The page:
As Arkansas prepares to welcome students and teachers back to school, their Advancing Wellness and Resiliency in Education (AWARE) program keeps student and educator well-being a top priority.


By Catherine Van Ness

As the country transitions to the recovery phase following the public health emergency of the past fifteen months, we have seen many Governors and state education agencies aiming to accelerate learning while addressing students’ social and emotional needs. Arkansas is no exception and the recent Advancing Wellness and Resiliency in Education (AWARE) forum, in Hot Springs on June 21, brought together state leaders, national experts, teachers and school counselors to build on their commitment to student and educator well-being.

Arkansas First Lady Susan Hutchinson offered poignant welcoming remarks to the many educators and state agency staff in the room. As a former teacher and Board member of the Children’s Advocacy Center of Benton County, the First Lady understands the challenging work of educators and child advocates. Mrs. Hutchinson emphasized the impact of hardship and trauma on many facets of children’s lives, including their engagement and performance at school.

She explained that adverse childhood experiences, from neglect to parental substance misuse, can relate to later challenges such as chronic health conditions and lower earning potential. According to data from 2017, Arkansas has a higher proportion of children who have two or more adverse childhood experiences (27.1 percent) than the national average (20.5 percent). This fact, along with the challenges that many families faced during the COVID-19 pandemic, makes student well-being a top priority for state leaders and educators.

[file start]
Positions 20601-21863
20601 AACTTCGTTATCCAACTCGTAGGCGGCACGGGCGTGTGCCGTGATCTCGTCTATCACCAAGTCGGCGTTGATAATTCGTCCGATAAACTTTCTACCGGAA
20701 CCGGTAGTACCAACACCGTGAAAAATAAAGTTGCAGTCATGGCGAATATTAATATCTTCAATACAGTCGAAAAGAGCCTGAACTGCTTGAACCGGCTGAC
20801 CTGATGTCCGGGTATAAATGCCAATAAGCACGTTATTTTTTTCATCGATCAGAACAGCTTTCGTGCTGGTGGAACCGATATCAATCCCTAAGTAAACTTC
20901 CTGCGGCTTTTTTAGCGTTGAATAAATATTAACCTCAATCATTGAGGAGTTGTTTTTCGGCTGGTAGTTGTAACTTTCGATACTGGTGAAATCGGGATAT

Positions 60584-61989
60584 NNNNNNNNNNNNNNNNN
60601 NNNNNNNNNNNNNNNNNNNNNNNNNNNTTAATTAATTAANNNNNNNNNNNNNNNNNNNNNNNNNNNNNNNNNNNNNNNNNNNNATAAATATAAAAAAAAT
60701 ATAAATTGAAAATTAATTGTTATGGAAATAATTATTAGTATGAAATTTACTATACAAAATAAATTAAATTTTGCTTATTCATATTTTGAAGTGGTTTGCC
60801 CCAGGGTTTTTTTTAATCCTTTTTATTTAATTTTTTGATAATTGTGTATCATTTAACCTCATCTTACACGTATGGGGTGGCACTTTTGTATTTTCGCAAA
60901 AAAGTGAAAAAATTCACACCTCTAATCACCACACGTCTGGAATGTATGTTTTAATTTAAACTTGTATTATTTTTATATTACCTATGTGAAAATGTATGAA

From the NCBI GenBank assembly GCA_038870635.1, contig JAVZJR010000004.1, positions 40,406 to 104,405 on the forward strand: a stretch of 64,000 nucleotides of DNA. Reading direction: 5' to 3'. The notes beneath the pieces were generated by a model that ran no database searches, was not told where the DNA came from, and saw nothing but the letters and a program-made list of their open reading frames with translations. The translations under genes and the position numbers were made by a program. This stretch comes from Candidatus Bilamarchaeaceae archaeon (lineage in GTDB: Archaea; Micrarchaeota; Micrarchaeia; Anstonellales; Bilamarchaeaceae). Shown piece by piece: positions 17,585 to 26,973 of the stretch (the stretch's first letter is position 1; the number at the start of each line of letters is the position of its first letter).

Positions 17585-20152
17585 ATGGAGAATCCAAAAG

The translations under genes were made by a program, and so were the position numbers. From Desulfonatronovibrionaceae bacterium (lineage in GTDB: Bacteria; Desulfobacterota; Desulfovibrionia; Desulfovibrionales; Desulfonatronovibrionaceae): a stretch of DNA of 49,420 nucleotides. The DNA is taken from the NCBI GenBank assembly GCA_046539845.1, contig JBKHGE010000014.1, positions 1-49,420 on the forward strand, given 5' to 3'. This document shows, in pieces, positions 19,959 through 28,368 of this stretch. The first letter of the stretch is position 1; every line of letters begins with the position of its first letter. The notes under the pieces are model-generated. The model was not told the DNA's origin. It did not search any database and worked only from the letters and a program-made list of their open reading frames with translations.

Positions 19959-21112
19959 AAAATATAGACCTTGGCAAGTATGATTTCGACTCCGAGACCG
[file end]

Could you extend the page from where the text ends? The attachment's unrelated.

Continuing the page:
Mrs. Hutchinson also highlighted Governor Asa Hutchinson’s pre-pandemic efforts to better support schools in serving students’ mental health needs. Arkansas’ School Counseling Improvement Act, passed in 2019 and signed by the Governor, was applauded by school counselors across the state for reducing their administrative burden and reserving 90 percent of their time for direct face-to-face time with students.

National Governors Association K-12 Education Program Director Seth Gerson and I shared the national landscape when it comes to school mental health efforts and social-emotional learning, during the AWARE forum. Three years ago, many Governors framed these topics as central to teaching students 21st century workforce skills, preventing school-based violence, and creating an equitable school environment that welcomed all students. Now as state leaders are planning for schools reopening and spending post-pandemic recovery funds, they are considering ways to support students’ mental health from dedicating extra funding to existing programs to building wrap-around supports into schools and partnering with summer and afterschool providers.

Dr. Sharon Hoover, co-director of the National Center for School Mental Health, shared a presentation of best practices to promote social-emotional learning and well-being in schools. She discussed what multi-tiered systems of supports can look like in schools with strong community partnerships. Schools are considered an important entry point for youth mental health services because youth are six times more likely to complete treatment in school than in community settings.

Throughout Dr. Hoover’s presentation, each table discussed key guiding questions and contributed comments to inform the Arkansas Department of Education’s forthcoming strategic plan. This forum was the first of various convenings where the Department plans to gather input from educators, school-based mental health providers, and other stakeholders.

Arkansas Education Secretary Johnny Key gave closing remarks to thank everyone in the school system for their dedication during the past year. A theme that arose during the forum was the importance of educators’ mental health and social-emotional awareness to best teach their students. He also echoed the First Lady’s assertion that student mental health and wellness is foundational to their academic and lifelong success.

NGA looks forward to its ongoing work with Governor Hutchinson’s office, as Chairman of NGA, and the Arkansas Department of Education as they create a strategic plan to address students’ whole child needs.  

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